Many people who retire early because of health problems in their 50s and early 60s may be eligible for the Social Security Disability Insurance (SSDI) program. It does not matter whether you already get a company retirement benefit, long-term disability payments, or worker’s compensation benefits. You have a reasonable chance of approval if your health problems contributed to your decision to retire early or even if your health problems started or worsened after retirement. The Social Security Administration (SSA) will require that you:
- are working at levels below the SGA (substantial gainful activity) level
- have disabling health problems that have lasted or will last at least 12 months, and
- are still insured for the SSDI disability program.
When Are You Insured for the SSDI Program?
Most workers pay Social Security taxes on their wages or self-employment income. Older workers (60 and older) who accumulate 40 quarters of work credits (10 years of work) are “fully insured” for Social Security retirement or disability benefits. But 50-year-olds need only have 7 years of work credits to get insured.
However, you have to be “currently insured” as well. You must have worked at least 5 of the last 10 years to stay insured. SSA calls your "date last insured" your “DLI.”
You steadily worked between 1980 and 2011, earning over $20,000 per year. You retired on December 31, 2011, at age 55. You have enough work credits to be fully and currently insured for SSDI through the end of 2016, when you are 60. Your DLI is December 31, 2016.
You can contact the SSA office and ask if you are insured for SSDI and when your DLI expires.
Can You Get SSDI Benefits If You Become Disabled After Retirement?
Let's continue the example from above.
In 2014, at age 57, you are in a car accident and ultimately require a kidney transplant as a result. (The SSA automatically considers those who have had kidney transplants to be disabled for at least one year.) You were insured for the SSDI program when you became disabled because of your pre-retirement Social Security tax contributions. If your accident occurred on or after January 1, 2017, you would have to wait to collect Social Security retirement benefits instead.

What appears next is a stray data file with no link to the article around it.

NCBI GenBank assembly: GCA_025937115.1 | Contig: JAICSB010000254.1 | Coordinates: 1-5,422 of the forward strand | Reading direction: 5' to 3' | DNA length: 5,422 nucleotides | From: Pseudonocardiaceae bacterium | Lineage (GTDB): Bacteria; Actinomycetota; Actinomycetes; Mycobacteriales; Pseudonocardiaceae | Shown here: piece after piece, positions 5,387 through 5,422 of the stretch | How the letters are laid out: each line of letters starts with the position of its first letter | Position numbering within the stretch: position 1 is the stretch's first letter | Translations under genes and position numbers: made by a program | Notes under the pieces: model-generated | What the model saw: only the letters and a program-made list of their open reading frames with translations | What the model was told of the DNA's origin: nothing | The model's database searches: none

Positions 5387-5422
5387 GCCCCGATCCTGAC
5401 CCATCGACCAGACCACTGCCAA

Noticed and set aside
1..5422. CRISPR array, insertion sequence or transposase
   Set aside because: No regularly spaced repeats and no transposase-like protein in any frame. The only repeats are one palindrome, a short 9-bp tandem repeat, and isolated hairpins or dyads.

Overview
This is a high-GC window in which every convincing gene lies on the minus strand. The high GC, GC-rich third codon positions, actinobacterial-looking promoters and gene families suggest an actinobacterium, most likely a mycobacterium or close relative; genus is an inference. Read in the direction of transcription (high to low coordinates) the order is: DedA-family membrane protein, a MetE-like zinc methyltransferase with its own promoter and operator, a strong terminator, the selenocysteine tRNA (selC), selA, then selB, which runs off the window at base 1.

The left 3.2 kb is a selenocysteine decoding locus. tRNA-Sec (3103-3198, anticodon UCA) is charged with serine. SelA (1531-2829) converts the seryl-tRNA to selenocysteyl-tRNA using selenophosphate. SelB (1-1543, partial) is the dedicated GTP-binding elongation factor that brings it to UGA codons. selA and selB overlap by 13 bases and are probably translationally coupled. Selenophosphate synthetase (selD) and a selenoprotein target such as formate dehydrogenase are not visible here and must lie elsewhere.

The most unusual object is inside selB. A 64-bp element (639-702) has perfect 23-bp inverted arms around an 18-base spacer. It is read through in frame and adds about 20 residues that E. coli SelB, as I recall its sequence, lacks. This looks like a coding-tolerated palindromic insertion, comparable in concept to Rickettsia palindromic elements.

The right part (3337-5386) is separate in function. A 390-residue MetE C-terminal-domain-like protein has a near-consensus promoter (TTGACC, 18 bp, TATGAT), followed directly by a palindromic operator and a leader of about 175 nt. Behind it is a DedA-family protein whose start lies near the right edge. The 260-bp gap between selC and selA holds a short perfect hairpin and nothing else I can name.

Learn more about the work credits required for SSDI.
Can You File a Claim After Your DLI?
You don't have to apply for SSDI benefits before your DLI; you just have to become disabled before your DLI. If your disability started years ago, it may be harder to prove, but not at all impossible.
If your DLI is before you file your claim, you can :
- Ask your doctor to address in your medical records what your medical condition was, including your functional limitations, before your DLI.
- If you didn’t see a doctor or get a diagnosis before your DLI, ask your doctor to “infer” how long your physical or mental problems likely affected your ability to function based on your history and current findings.
- Tell the SSA about the period before your DLI expired.
- Statements from family, friends and others in the community about your problems and how they affected you before your DLI can also be used to support a claim.
- Consider hiring a disability lawyer, who will be familiar with the difficulties of filing a claim for a disability that began in the past.
Should I Just Wait for Retirement Benefits?
If you're close to 62, it can be still be worthwhile to apply for SSDI. Here's why:
- SSDI benefits can be paid up to 12 months before your application date (called "backpay," or "retroactive payments"), if you were disabled that far back.
- If you are found disabled, you are no longer penalized for taking Social Security early retirement. You will get a larger disability benefit, plus your full retirement benefit at full retirement age.
- The “disability freeze” will limit the effect of zero earnings years.
- You will get early entitlement to Medicare after 24 months of SSDI payments.
What is the disability freeze? When you retire early, multiple zero earnings years can negatively affect your Social Security retirement benefit computation. But if you receive SSDI, your earnings record is frozen. Thanks to the disability freeze, the years you are disabled and unable to contribute to Social Security will not reduce your potential Social Security benefit amount. Essentially, the SSA will exclude from its benefit calculations any zero-income or low-income quarters of earnings from a period of disability. For more information, read DisabilitySecret's article on the disability freeze.
Learn more about retiring early vs. applying for disability benefits.